Quick, how do you spell stock panic in Japanese? Answer: Livedoor Co.
Not many outside of Japan have heard of the Internet start-up firm, but when prosecutors raided its offices earlier this week the ensuing sell-off on the Tokyo Stock Exchange (TSE) was so huge that orders threatened to overwhelm capacity, forcing an unprecedented emergency shut-down of trading 20 minutes before the market close on Wednesday.
The markets rebounded Thursday, with the Nikkei 225 recovering some 2.3 percent following the 5.7 percent plunge over the course of Tuesday and Wednesday. Helping to restore investor cool was the sense among analysts that the recent stream of positive economic data is likely to continue and that Japan's economic fundamentals remain all but unaffected by the brouhaha over Livedoor.
"Corporate profits for the fiscal year 2005 are likely to top all-time highs, which will lead to an increase in household incomes and business reinvestment," says senior economist Yoshihide Mukoyoshi at Mitsubishi UFJ Securities. "Profits will continue to rise next fiscal year, so there is a high possibility that the virtuous cycle in the economy will continue."
The main casualties of this week's white-knuckled stock ride will likely turn out to be Livedoor, its 33-year-old president Takafumi Horie, and the TSE itself. Indeed, the TSE has come under fire for adding to the panicky mood by having to halt trade early due to its creaking computer system. Nobuo Yamaguchi, chairman of the Japan Chamber of Commerce and Industry, called the emergency shut down "an extremely serious situation."
The government's top spokesman urged the bourse to quickly take appropriate steps to regain the confidence of investors. The slap on the wrist comes only a month after the resignation of the bourse's president when a system failure contributed to the inability of a securities company to retract a misplaced order, leading to a loss of $340 million for the firm.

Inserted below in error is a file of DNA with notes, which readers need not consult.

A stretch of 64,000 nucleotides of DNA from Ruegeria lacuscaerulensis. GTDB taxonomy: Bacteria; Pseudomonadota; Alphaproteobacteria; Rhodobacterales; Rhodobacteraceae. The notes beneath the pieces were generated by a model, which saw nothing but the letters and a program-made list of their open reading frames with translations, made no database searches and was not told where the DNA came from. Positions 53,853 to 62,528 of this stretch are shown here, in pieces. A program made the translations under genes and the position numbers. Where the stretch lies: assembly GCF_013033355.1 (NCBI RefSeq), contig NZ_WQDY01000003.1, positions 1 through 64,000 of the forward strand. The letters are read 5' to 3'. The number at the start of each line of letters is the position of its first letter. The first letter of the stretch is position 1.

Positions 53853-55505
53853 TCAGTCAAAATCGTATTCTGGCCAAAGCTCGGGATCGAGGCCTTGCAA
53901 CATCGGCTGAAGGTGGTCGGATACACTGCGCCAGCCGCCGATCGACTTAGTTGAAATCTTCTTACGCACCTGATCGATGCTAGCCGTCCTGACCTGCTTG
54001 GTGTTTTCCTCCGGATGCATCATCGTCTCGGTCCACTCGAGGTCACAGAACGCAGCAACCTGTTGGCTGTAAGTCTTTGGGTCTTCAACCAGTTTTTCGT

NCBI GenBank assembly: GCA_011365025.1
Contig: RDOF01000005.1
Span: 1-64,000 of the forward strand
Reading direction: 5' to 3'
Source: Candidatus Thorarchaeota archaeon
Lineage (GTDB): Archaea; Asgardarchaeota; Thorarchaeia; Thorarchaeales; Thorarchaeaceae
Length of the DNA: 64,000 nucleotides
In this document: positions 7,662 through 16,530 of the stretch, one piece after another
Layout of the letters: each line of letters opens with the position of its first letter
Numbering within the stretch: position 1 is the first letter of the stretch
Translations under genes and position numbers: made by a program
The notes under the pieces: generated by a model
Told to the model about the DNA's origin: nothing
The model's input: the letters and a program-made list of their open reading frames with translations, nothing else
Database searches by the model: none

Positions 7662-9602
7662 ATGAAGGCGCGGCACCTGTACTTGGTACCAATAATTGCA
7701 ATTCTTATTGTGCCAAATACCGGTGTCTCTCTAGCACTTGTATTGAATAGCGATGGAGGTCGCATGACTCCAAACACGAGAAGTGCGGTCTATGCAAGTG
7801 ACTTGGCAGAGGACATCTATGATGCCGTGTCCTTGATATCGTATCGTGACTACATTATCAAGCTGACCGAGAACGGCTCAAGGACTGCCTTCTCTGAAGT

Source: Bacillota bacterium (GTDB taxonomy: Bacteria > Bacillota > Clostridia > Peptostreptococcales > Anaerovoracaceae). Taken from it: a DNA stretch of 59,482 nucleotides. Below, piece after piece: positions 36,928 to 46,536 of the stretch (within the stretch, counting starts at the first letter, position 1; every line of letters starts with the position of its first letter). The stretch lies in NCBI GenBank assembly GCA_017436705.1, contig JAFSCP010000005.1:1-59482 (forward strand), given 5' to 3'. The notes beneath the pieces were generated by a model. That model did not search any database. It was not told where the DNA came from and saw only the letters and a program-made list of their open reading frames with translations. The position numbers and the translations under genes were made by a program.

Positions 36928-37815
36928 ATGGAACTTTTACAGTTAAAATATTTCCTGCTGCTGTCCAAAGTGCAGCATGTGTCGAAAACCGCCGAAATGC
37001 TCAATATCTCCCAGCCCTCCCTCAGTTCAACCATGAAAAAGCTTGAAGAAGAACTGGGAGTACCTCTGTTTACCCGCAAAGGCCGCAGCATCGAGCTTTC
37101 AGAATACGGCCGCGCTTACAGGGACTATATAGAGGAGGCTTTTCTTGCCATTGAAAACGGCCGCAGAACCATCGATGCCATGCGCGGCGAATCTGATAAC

In the longer term, the Livedoor scandal may deal a blow to business confidence among a younger generation of entrepreneurs in the IT field. While not a major firm by Japanese standards, Livedoor is something of a poster child for a more aggressive way of doing business that is anathema to the highly traditional business culture here.
The company and its subsidiaries are suspected of violating a number of laws related to providing misinformation to investors, and disguising cash buy-outs of other firms as stock swap deals in an effort to boost Livedoor's share price. The company is also being investigated for falsifying its financial statements.
Thursday, the company said it believes it did not break any disclosure rules. "We will continue our investigations to see whether our actions could be construed in any other way," Livedoor said in a statement.
The firm began as a website designer only 10 years ago. But it captured national headlines in 2004 when Mr. Horie tried to muscle in on the clubby world of Japan's professional baseball league with plans to buy a team. In the end, the bid was unsuccessful but helped prepare the ground for another young company to set up the first new team in Japan's pro leagues in 51 years.
The brash young president continued to make news in 2005 by actively pursuing corporate acquisitions and attempting a hostile takeover of one of the nation's highly conservative broadcasting groups. Over recent years, Livedoor has entered dozens of new businesses including car sales, publishing, securities trading, mail order goods, and credit card services to become a conglomerate with estimated annual sales of $68 billion.
Although old school business leaders have reviled him from the beginning as a T-shirt-wearing upstart, Horie is a success symbol for many Japanese in their 30s who have had little to celebrate during careers that span 15 years of economic stagnation.
Underscoring his high profile, the Liberal Democratic Party persuaded him to launch an independent bid for the seat of a notorious party rebel in last year's general election. Although he lost the race, many top LDP officials campaigned with Horie and are now attempting to distance themselves from the rapidly evolving scandal.
The TSE has given Livedoor until Friday to submit the findings of its internal probe. The exchange may then decide whether to delist the company. Livedoor's stock has fallen 40 percent from its Monday close.